"Not at all," Lance murmured, and followed McLean into his drawing room. It was tidy, but impersonal, the furnishings clearly those that came when McLean let the house.

"Business, you said?" McLean poured two glasses from a cut-glass decanter; Lance accepted one wordlessly, despite it not yet being noon. Instead of answering, he slid the note from his pocket and held it out. Lance didn't think he was imagining that McLean went pale when he read it, even though the other man's voice was steady when he said, "So you're here to collect."

"No," Lance answered. "Not exactly." He was definitely not imagining the cold, almost lethal, expression that flickered in McLean's eyes at that, not at all.

"You're here as a courtesy before you sell it to the highest bidder, then." There was a world of danger in that flat, unemotional voice, enough to send a shiver down Lance's spine, but he met the hooded gaze as calmly as he could.

"Absolutely not." Lance forced himself to sip at the excellent brandy in his glass, to maintain his facade of calm. "It stays between us." The tension in the room eased, but only enough that Lance felt that he might not feel a dagger slide between his ribs before he could speak again. "I'm curious, though... Why exactly did you write what you did?" The faro table had been nearly deserted the previous night, with the final hand being only the two of them. Lance had won steadily through the evening, but it wasn't unusual for a player to end the night with a note when his cash had been depleted. Lance hadn't so much as glanced at the note McLean had scrawled and tossed into the center of the table until well after the evening had ended and Lance had been slowly readying himself for bed.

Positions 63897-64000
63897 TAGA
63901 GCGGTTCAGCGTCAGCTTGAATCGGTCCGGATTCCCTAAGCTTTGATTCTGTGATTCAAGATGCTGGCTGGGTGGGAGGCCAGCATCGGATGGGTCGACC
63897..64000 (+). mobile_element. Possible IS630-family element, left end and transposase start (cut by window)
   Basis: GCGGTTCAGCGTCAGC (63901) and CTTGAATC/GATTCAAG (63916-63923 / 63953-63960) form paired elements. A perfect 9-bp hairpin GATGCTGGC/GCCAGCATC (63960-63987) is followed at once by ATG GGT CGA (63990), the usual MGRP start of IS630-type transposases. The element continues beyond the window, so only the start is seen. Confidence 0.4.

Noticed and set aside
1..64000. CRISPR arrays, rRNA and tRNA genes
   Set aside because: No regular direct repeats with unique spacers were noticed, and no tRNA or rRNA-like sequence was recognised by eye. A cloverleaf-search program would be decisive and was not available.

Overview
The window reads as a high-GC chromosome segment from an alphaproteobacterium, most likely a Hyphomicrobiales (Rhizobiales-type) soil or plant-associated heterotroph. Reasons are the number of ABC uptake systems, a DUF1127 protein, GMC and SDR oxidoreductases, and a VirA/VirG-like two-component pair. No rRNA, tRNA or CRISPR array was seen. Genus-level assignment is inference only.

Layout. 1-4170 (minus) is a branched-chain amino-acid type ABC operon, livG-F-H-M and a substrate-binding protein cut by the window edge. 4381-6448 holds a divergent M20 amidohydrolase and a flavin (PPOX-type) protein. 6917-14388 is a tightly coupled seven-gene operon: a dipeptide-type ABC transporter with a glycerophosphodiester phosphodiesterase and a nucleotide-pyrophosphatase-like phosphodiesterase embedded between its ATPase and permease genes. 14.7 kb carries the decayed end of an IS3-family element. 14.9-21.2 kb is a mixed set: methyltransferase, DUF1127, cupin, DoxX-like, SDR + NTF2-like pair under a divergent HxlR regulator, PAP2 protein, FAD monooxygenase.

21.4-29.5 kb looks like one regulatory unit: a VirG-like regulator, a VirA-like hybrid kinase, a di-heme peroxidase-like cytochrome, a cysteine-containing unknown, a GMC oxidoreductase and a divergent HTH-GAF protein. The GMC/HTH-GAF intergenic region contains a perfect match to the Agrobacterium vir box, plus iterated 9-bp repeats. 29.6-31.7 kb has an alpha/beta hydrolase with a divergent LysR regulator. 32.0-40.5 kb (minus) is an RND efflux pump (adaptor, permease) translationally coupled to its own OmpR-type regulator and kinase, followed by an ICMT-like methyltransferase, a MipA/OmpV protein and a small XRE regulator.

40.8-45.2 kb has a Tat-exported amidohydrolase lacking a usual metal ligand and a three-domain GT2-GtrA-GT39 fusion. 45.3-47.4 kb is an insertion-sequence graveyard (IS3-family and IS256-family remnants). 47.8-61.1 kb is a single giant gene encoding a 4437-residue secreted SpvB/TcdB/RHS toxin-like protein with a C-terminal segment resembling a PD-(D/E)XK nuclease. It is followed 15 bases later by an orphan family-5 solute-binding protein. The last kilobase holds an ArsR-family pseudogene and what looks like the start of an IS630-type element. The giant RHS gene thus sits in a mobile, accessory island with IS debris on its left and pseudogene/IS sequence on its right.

"I'd imagine it had something to do with the bourbon Chasez pours."

"No." Lance shook his head. "You hadn't been drinking all that much--"

McLean laughed, a short, quick bark that held more than a little self-loathing, if Lance was any judge. "Haven't you heard the stories, Bass? Never trust a drunkard when there's a bottle to be found."

"If that's how you want to leave it, fine," Lance said. "I don't think that's what was happening, though." McLean's expression didn't change, but Lance remembered how he'd looked the night before, when he'd tossed his note into the game. He'd been watching Lance all night, dark eyes flickering to Lance's mouth and hands and throat. Lance took a deep breath. "I think you meant to offer yourself, because you knew I'd accept."

The silence in the room stretched out, broken only by the clatter of a carriage moving on the street outside the window. McLean's hands tightened on the paper, until Lance could see the veins standing out. "And if that's true?" he asked, his voice, usually so clear and smooth, hoarse enough that Lance imagined it catching in his throat.